New Jersey’s paid family leave law has been changed to provide more generous benefits and expanded paid leaves, and to require more small businesses to guarantee job protection for workers on leave.
Under the legislation (A-3975) signed today by Gov. Phil Murphy, employers with 30 or more employees will have to comply with the law’s job protection requirement (the previous threshold was 50 employees). The new law also doubles the amount of paid leave time employees can take from six to 12 weeks, and increases the maximum weekly benefit from $650 a week to $860.
“This comprehensive paid family leave program, coupled with the newly passed earned sick leave and minimum wage increase, are fundamental elements in building a stronger and fairer New Jersey for all working families,” Murphy said.
NJBIA President & CEO Michele Siekerka said doubling the length of paid family leave, and expanding the job protection requirement to include smaller employers, means more businesses face the added cost of paying overtime or hiring replacement workers to cover for absent employees.
“Considering that New Jersey is one of only four states that have paid family leave to begin with, it will put our small businesses at an even greater competitive disadvantage,” Siekerka said.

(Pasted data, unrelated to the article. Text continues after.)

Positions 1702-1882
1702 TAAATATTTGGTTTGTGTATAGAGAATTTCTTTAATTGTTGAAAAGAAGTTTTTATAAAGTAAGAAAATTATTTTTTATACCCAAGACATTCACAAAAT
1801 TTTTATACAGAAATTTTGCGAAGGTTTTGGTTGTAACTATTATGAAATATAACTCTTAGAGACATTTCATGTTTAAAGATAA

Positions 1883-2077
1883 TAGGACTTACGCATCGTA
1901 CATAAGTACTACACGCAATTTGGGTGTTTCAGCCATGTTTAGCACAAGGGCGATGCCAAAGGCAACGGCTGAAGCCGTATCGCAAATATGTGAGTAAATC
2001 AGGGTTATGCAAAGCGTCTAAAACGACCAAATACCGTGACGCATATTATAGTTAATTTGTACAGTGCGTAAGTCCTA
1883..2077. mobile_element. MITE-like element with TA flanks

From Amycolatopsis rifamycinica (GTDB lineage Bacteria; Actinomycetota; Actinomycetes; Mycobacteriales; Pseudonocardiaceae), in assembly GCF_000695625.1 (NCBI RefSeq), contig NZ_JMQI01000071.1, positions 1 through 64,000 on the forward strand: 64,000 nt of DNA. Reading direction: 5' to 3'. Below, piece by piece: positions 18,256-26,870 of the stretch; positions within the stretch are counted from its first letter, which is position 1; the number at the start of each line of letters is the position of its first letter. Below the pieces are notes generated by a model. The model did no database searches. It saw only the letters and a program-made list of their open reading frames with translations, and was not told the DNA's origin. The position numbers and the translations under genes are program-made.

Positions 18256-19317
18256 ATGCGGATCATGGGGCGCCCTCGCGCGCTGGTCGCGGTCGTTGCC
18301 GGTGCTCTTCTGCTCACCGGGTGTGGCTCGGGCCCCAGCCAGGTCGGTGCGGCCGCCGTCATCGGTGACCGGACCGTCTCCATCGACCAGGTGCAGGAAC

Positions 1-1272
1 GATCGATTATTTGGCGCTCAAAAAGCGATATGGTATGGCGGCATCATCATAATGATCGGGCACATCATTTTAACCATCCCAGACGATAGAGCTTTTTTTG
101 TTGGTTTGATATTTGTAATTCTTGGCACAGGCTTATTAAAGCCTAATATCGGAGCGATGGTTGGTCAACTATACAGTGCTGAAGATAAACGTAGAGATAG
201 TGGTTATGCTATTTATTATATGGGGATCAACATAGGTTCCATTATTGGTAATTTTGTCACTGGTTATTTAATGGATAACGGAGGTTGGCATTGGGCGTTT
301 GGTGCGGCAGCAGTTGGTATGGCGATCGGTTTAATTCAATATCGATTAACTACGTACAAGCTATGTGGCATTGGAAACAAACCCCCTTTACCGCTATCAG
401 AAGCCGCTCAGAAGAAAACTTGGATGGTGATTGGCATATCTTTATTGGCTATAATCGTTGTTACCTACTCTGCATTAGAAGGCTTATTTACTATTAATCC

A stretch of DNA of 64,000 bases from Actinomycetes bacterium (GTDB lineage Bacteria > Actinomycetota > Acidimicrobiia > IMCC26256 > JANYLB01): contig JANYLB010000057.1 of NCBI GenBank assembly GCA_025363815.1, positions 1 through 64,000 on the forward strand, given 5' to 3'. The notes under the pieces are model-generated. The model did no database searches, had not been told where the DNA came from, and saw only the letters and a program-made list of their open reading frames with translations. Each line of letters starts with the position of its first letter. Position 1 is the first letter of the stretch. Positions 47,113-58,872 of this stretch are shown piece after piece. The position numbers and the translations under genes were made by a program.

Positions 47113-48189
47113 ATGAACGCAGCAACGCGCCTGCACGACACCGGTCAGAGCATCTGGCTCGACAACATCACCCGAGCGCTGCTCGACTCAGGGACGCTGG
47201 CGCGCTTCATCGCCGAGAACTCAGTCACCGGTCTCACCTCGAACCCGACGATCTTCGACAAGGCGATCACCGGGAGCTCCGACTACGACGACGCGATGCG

“Once again, small businesses in New Jersey have been hit with another costly mandate seemingly without any thought or concern about the cumulative impacts of other mandates already placed on their backs, such as expanded paid sick leave, a $15 minimum wage, and the highest business taxes in the nation,” Siekerka said.
The mandatory paid sick leave law that took effect in October 2018 impacts all employers. Small businesses are already scrambling to comply with that new law and will soon have to figure out how to pay the $15 an hour minimum wage, which will be phased in beginning July 1 when the $8.85 minimum wage jumps to $10 an hour on the path to $15 by Jan. 1, 2024.
Siekerka said the challenges that businesses face under the expanded paid family leave law could have been worse had it not been for NJBIA’s efforts to mitigate some of the most onerous provisions during the legislative committee process.
For example, the bill originally sought to double the amount of intermittent family leave time allowed from 42 days to 84 days. Eventually, that provision was amended to 56 days, instead of 84.
In its original form, the bill also would have increased weekly benefits from two-thirds of a worker’s average weekly wage to 90 percent of their pay with maximum benefits capped at 100 percent of the average weekly wage for all workers in New Jersey. As amended, the new law provides benefits at 85 percent of a worker’s average weekly wage, not 90 percent, and caps maximum benefits at 70 percent of the average New Jersey weekly wage, rather than 100 percent.